Whether at the park, the mall, or on a play date with my children, I frequently hear parents commanding their kids, “You need to share!” Or, they go out of their way to praise their child when they do share, “You shared your toy so well!” Continue reading
First time writer/director Josh Boone brings us a charming, not-so-rosy but emotionally rewarding drama, Stuck in Love, about a family of writers. Thematically, the movie manages to cover the gamut of love in its various states and stages — and with a refreshing dose of authenticity.
Greg Kinnear and Jennifer Connelly play a divorced couple, and Kinnear’s character is vying to win back his ex-wife’s affection while also having an affair with a married woman (Kristen Bell). This is accomplished, not with cynicism, but grace and understanding. This situation is crazy enough that it is funny but believable, thanks in part to Kinnear’s strong and subtle performance. Continue reading
The one-hour fifteen minute documentary Men at Lunch pretty much delivers on its promise: to explore the many facets of the famous 1932 photograph of eleven iron workers eating lunch atop the skyscraper at 30 Rockefeller Center in New York while it was under construction.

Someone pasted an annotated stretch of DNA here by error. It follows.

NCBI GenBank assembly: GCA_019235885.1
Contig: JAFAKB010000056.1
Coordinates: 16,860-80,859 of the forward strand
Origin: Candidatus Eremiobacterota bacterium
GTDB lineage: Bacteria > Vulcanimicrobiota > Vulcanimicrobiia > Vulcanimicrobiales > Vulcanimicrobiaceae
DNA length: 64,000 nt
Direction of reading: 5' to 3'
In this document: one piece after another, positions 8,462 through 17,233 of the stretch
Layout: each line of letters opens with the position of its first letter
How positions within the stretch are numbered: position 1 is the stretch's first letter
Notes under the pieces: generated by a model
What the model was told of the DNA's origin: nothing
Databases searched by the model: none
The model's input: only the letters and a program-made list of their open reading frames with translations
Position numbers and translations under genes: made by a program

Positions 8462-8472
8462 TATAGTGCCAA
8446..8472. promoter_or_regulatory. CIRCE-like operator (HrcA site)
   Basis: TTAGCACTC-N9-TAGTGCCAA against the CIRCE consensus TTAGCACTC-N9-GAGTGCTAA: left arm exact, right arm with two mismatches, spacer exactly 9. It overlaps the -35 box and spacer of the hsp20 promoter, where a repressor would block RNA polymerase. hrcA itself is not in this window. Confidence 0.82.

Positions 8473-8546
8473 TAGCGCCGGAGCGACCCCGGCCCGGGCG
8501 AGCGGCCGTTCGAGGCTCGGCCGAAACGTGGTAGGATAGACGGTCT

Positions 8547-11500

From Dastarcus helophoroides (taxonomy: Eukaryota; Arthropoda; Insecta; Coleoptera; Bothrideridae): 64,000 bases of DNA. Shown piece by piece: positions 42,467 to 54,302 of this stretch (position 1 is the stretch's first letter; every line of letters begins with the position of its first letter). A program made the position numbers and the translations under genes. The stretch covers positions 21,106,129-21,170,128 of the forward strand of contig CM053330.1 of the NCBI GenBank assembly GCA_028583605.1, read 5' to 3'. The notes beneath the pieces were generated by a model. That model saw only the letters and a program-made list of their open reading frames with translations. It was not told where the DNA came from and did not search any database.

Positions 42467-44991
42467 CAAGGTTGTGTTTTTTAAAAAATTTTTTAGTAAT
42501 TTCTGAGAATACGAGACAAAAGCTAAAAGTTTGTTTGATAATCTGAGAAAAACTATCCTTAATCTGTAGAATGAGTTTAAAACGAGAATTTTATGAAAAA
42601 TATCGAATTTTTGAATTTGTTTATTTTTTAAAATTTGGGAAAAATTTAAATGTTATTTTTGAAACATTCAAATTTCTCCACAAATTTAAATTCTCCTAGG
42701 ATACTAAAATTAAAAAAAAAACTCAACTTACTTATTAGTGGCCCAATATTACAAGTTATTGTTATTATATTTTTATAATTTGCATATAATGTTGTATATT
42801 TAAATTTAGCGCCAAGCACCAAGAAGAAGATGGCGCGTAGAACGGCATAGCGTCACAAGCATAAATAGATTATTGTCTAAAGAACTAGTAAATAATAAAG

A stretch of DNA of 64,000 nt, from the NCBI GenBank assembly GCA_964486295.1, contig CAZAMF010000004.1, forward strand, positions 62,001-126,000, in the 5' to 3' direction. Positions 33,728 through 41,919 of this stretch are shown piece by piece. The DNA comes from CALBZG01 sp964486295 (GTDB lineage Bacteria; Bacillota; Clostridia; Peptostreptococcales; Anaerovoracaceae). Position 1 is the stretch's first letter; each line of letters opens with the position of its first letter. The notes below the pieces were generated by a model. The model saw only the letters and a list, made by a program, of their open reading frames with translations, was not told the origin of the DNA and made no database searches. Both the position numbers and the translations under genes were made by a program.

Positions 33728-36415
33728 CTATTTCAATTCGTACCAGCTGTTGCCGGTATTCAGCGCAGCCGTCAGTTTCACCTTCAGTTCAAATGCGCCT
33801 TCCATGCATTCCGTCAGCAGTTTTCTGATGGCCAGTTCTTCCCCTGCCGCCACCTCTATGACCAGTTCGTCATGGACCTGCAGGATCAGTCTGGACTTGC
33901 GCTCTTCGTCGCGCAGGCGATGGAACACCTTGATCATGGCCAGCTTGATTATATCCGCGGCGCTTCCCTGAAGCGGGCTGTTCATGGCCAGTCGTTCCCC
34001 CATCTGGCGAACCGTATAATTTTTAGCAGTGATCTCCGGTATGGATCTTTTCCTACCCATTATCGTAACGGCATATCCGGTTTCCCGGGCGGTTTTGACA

Corbis, which bought the photo some years ago and collects its licensing fees, says it is the best selling image in its archive.
The documentary creates some mystery around the photo, enough to maintain a compelling narrative for most of the film, although the last act does drag as it explores who some of the individual 11 men in the photo were. Continue reading
The story follows several sex addicts in various phases of their lives: from a the recovered turned mentor who is still married to his wife, to the newbie addict who is forced to deal with his addiction because of a court order. As we follow these characters’ lives, one thing becomes clear: there is absolutely nothing sexy about about sex addiction. Continue reading
Robert Redford’s The Company You Keep is one of those quiet mystery / thriller types of movies Hollywood should be making more of. What makes it so compelling is the structure of the script and how it untangles the mystery at hand.
The big secret to its formula is this: there is always another, bigger mystery.
When questions are raised in the beginning about the character played by Redford, you think you’re being set up for an entire feature length adventure to find the answer. But when the answer comes twenty minutes or so later, it is not only satisfying to get the answer, but in doing so it raises a slew of other questions that in themselves seem like enough to sustain the remainder of the film. But they, too, are answered in time, and the process continues and repeats. Continue reading